Whether you're sitting down at the kitchen table, reminiscing about your childhood, or that one song comes on that your dad insists you will dance to together on your wedding day, your dad's emotions often come out in the cutest possible way, forever reminding you how loved you are.


7. He supports you, emotionally and financially.

Need to vent about a guy in your life that isn't treating you well? My dad is there. Need some extra cash to help fund spring break? He's there for that, too.

8. He shows me how I should be treated.

Yes, my dad treats me like a princess, and I don't expect every guy I meet to wait on me hand and foot, but I do expect respect, and that's exactly what my dad showed I deserve. From the way he loves, admires, and respects me, he shows me that there are guys out there who will one day come along and treat me like that. My dad always advises me to not put up with less than I deserve and assures me that the right guy will come along one day.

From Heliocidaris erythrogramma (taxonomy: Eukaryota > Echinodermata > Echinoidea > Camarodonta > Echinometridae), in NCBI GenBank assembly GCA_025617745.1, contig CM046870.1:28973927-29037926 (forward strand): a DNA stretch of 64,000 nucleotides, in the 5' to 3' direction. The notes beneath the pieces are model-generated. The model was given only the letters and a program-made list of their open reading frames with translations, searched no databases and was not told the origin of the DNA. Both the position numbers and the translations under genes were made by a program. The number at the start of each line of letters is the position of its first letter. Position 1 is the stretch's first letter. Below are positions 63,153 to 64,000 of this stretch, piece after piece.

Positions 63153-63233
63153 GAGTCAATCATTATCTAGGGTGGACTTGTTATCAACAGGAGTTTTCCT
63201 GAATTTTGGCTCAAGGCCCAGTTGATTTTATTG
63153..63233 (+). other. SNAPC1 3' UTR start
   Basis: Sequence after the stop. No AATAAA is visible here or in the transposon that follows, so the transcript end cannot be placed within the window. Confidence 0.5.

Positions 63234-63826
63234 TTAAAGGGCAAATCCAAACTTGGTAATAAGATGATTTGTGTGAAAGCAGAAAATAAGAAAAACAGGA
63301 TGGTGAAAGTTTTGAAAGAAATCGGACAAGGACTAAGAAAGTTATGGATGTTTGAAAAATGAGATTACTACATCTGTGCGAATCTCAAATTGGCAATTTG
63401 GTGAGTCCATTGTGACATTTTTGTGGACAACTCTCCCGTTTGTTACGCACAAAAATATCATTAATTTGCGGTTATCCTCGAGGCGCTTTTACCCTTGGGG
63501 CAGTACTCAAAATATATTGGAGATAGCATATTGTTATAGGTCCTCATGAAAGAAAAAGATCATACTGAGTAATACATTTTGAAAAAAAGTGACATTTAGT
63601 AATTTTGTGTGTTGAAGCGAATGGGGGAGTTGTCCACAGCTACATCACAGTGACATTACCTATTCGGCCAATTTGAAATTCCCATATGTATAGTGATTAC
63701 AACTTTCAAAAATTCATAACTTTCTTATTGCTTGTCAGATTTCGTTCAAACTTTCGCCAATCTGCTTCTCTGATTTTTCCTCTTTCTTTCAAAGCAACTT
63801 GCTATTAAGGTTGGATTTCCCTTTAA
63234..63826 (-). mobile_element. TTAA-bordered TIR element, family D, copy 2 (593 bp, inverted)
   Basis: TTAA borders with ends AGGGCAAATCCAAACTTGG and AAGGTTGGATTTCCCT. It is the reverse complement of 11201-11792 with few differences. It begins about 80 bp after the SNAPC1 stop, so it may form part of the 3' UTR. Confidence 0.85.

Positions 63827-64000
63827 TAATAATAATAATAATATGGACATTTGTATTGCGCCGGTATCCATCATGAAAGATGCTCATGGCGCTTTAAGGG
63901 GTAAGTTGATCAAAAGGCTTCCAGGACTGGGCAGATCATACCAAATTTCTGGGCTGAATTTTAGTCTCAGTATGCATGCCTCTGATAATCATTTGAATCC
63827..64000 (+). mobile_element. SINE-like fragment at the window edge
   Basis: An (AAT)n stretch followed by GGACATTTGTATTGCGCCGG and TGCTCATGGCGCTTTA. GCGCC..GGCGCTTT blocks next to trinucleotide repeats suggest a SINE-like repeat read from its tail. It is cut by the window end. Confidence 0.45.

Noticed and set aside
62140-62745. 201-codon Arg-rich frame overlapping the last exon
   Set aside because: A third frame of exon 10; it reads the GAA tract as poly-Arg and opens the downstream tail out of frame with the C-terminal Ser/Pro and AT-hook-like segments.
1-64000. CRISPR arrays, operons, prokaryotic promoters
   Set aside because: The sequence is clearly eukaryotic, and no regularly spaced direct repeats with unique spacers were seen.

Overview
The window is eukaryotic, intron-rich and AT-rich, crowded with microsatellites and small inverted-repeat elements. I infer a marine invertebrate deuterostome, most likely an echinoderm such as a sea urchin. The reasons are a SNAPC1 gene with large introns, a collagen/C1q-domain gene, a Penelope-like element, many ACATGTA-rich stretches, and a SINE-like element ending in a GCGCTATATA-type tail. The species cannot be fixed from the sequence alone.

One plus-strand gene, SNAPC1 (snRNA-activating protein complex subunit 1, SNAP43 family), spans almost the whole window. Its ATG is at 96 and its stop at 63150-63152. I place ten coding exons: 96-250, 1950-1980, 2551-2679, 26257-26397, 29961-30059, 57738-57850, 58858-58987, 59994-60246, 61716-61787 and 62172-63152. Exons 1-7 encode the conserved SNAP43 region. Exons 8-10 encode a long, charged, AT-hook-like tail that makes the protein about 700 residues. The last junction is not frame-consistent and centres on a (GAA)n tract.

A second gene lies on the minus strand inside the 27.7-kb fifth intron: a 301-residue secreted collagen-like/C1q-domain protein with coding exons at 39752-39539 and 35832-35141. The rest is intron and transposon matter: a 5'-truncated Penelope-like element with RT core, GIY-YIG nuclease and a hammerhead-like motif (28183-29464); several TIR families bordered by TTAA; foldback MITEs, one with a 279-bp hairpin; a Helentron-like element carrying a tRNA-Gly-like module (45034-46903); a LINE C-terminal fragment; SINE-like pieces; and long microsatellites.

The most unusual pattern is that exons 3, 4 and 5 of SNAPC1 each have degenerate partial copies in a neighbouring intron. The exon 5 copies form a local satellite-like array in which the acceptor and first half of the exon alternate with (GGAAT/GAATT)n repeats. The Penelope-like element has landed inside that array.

For these reasons and more, my dad will forever be my No. 1 man. I love you!

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Why The Idea Of 'No Politics At The Dinner Table' Takes Place And Why We Should Avoid It

When did having a dialogue become so rare?

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Why has the art of civilized debate and conversation become unheard of in daily life? Why is it considered impolite to talk politics with coworkers and friends? Expressing ideas and discussing different opinions should not be looked down upon.

I have a few ideas as to why this is our current societal norm.

1. Politics is personal.

Your politics can reveal a lot about who you are. Expressing these (sometimes controversial) opinions may put you in a vulnerable position. It is possible for people to draw unfair conclusions from one viewpoint you hold. This fosters a fear of judgment when it comes to our political beliefs.

Regardless of where you lie on the spectrum of political belief, there is a world of assumption that goes along with any opinion. People have a growing concern that others won't hear them out based on one belief.

As if a single opinion could tell you all that you should know about someone. Do your political opinions reflect who you are as a person? Does it reflect your hobbies? Your past?

The question becomes "are your politics indicative enough of who you are as a person to warrant a complete judgment?"